The vision took place in the West Fourth Street station – the one where the Sixth Avenue and the Eighth Avenue lines converge, then go their separate ways. I had no intention of getting off there. I was just passing through on my way to meet Janna at a nouveau foodie restaurant on Spring Street.
I was safe now living a life far from any city and from mountains, just stretches of beach. Although, the ocean occasionally caused anxiety. Because here the ocean is too low, away from the road, at the bottom of a bluff. And it’s as calm as a pool, no waves. Everything on the bluff is flat – no soaring mountains, no hidden villas, no mule trails winding down, down, down to the seductive turquoise Mediterranean. Nothing to call me into it’s depths. My ocean is a real ocean, cold until late summer, always a greenish grey, never bright blue. Not as beautiful as the Mediterranean, but safe.
On that day, I had left my cozy house by the ocean because Janna wanted to be a lady-who-lunches. It is to be a celebratory lunch because Janna has a new show opening in the prestigious Broome Street Gallery. Janna always manages to be involved in the most prominent of galleries and to be in the center of the most important of events. I am celebrating Janna’s good fortune despite my unwillingness to share in it. It is safe that way.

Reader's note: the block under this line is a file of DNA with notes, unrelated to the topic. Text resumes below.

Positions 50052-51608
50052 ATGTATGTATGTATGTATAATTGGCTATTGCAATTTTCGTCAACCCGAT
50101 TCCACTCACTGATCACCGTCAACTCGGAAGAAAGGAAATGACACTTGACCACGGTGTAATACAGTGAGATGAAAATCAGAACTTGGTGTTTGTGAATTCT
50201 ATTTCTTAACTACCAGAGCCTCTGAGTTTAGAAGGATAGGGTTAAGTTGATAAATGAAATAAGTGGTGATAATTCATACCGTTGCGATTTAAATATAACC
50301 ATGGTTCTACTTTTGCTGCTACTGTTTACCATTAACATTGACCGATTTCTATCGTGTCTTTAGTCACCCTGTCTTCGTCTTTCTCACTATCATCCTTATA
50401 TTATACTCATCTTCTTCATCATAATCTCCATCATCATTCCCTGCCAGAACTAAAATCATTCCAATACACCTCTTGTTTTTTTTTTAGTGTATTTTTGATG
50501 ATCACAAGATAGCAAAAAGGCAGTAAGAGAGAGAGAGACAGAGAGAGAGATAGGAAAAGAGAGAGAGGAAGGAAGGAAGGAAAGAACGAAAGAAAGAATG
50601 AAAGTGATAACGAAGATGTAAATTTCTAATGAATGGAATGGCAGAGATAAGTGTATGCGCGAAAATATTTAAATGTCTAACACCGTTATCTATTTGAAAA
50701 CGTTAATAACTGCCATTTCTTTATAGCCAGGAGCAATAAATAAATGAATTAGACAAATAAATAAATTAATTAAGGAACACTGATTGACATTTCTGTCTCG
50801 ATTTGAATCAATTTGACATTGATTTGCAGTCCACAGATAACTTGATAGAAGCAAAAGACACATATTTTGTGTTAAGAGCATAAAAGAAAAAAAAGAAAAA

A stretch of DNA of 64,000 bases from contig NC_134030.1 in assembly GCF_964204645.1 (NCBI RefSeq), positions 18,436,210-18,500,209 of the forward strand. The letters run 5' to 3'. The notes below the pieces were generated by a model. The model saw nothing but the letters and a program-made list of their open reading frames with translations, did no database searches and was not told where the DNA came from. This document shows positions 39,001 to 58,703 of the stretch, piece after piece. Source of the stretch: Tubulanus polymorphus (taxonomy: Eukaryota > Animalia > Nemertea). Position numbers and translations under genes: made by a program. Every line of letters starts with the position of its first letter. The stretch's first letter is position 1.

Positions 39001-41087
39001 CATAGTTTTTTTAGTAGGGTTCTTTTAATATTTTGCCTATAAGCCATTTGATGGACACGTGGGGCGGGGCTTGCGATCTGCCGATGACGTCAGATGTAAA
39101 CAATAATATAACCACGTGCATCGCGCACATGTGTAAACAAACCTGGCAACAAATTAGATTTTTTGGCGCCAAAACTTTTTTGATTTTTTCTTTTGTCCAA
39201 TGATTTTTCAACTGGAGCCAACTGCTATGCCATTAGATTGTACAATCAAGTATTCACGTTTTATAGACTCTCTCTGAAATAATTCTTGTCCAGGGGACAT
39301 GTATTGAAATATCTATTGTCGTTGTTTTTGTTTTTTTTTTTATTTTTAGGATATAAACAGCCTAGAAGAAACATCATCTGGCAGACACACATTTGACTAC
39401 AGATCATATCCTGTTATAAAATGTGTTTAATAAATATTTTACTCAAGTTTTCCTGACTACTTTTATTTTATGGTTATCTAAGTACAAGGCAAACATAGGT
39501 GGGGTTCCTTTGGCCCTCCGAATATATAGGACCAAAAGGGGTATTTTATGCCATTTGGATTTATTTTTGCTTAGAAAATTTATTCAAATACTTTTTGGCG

So, I undertook a journey on the Long Island Railroad to help Janna affirm life and her love for art. I myself am now childless and have renounced a promising career. It was a bright day, neither hot nor very cool. I knew the restaurant on Spring Street (apt for the season, now that I think of it). I remembered that they don’t accept credit cards, but I had already gotten off the LIRR and made my way into the subway, the Eighth Avenue line and was on the E train. I knew that there is a branch of my bank near the West Fourth Street station. Hence my getting off the train at that stop.
I knew which exit to take – the one on West Third Street. It seemed that the bank was now where O. Henry’s Steak House once had been. I had memories of very happy times at O. Henry’s Steakhouse with Sebastian, where, ravenous after a performance, I always had a rare sirloin burger – rare, I say, but it was in fact raw in the middle and charred on the surface. Red wine accompanied it, at least two glasses and sometimes three. Salad, though. Never fries. Fries were seductive, their appearance and aroma beguiling, but their substance nothing but disappointment.
So, I got off the E train at West Fourth Street. I had a vision of Sebastian standing at the Third Street entrance, as he did long ago. But maybe it was something more substantial. As I approached the stairs I saw a rat looking at me with sad eyes before he ran away.